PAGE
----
The mystical traits ascribed to the earthly Jesus as well as those ascribed to the heavenly Jesus are deeply based in Jewish mysticism. As NT scholar Marcus J. Borg has observed, Jesus was a Jewish mystic immersed in the stream of Jewish mystical tradition. It is especially important to know that describing Jewish mysticism, and placing Jesus within it, means not only describing “Old Testament” Judaism, but also – and most importantly – describing Second Temple (or “intertestamental”) Judaism. The Jesus movement was born into that timeframe, not into “Old Testament” or “Bible” times. It inherited Judaism’s mystical ideals, terms, and practices as developed up to the point of John the Baptizer’s innovations, and up to its inception in Jesus’ mystical experience. But the intertestamental period flourished with new ideas beyond those found in the Torah and Prophets. Jesus and the early Jewish sectarian movement that formed around him adopted and adapted features of this “modern Judaism” (i.e., “modern” relative to all that had gone before), giving new life and expression to the experiential knowledge of the spirit .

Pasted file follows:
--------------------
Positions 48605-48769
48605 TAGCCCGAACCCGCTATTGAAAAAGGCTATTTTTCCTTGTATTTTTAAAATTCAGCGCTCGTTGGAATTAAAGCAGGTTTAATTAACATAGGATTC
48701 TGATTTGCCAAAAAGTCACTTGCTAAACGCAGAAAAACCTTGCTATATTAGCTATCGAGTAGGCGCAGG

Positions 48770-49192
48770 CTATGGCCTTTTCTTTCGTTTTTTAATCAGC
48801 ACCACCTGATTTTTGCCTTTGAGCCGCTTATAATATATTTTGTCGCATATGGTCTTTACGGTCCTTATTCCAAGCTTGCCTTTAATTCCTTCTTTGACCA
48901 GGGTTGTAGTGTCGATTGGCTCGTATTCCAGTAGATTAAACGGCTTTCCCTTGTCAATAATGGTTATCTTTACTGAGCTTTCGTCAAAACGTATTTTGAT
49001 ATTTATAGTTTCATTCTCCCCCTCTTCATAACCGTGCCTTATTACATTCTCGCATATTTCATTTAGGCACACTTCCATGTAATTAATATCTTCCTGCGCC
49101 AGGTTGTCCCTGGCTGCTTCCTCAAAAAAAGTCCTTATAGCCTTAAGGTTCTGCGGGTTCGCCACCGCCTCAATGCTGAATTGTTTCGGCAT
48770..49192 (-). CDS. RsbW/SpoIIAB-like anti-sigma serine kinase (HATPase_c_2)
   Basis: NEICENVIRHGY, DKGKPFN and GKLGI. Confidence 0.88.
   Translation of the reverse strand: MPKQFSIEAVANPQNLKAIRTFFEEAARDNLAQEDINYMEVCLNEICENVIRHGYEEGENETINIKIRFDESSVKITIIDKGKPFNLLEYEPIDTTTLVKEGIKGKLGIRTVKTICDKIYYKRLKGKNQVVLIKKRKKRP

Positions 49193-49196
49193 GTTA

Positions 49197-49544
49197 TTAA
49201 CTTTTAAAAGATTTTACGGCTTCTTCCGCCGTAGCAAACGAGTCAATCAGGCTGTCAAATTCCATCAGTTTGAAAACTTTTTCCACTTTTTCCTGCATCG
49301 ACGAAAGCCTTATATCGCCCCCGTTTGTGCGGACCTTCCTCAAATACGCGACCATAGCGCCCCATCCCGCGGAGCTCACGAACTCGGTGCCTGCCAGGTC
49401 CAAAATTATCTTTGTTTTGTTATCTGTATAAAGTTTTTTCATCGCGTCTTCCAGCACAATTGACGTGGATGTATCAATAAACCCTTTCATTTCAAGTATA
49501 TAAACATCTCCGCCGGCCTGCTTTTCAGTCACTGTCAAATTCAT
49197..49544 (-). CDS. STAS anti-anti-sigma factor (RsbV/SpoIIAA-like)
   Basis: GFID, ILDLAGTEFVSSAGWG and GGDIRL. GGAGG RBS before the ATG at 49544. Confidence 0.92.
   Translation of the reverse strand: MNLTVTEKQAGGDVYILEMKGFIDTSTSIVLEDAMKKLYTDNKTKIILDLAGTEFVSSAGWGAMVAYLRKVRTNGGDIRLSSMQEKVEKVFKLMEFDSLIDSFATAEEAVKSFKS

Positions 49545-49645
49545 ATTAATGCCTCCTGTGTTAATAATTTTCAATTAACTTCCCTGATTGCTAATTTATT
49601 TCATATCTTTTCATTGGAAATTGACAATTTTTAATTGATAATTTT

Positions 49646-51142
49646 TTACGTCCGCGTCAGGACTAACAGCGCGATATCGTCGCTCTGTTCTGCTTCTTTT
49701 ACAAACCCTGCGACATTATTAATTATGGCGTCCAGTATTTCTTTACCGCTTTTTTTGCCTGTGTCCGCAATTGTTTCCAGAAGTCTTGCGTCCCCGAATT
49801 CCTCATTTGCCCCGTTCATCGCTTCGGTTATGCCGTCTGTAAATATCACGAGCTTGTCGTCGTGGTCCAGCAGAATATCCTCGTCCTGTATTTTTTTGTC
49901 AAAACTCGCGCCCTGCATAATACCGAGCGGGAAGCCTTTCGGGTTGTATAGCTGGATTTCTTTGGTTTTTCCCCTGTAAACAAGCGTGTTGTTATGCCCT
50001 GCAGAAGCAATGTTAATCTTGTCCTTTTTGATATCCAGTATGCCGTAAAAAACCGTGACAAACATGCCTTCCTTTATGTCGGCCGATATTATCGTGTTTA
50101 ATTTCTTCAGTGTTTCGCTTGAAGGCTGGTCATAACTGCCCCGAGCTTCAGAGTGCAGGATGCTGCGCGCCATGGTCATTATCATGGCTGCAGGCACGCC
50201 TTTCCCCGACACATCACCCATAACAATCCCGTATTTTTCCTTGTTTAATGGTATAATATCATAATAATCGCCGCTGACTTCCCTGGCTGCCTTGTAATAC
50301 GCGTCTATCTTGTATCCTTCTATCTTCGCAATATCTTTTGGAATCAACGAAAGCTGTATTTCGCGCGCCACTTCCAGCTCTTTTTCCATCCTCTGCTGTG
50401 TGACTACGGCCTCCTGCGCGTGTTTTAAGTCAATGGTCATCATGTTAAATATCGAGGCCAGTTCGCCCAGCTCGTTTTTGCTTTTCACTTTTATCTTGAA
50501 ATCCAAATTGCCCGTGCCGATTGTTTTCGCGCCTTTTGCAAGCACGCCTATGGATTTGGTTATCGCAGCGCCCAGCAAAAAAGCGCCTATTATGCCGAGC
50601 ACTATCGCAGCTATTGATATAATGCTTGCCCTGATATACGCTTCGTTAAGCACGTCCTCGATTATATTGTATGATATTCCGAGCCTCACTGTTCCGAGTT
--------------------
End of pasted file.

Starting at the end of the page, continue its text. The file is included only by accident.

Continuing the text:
So when discussing Christian origins it must always be borne in mind that Jesus and the Judaism of his day were no longer “Old Testament” categories, but rather very new and interesting ideational and cultural phenomena. Therefore, it is not always correct to judge by “Old Testament” or Torah standards what Jesus might plausibly have said or done, for the reason that he was acting as a denizen of the Second Temple period, not of the ancient Judaistic time period. This fact has huge repercussions for biblical scholarship, because now any study of Jesus and his times is obliged to factor-in Second Temple phenomena – for example, the Dead Sea Scrolls, or reports about religious figures who were Jesus’ contemporaries. Pauline and Johannine studies are illuminated by the mystical beliefs and practices not just of ancient Judaism, but (crucially) by Second Temple thaumaturgy, “ascent,” magic, angelomorphology, prayer and meditation.
The Jesus that scholarship seeks is a Second Temple Jewish mystic, the threads of whose work can be at least partially glimpsed in the fabric of Second Temple esotericism.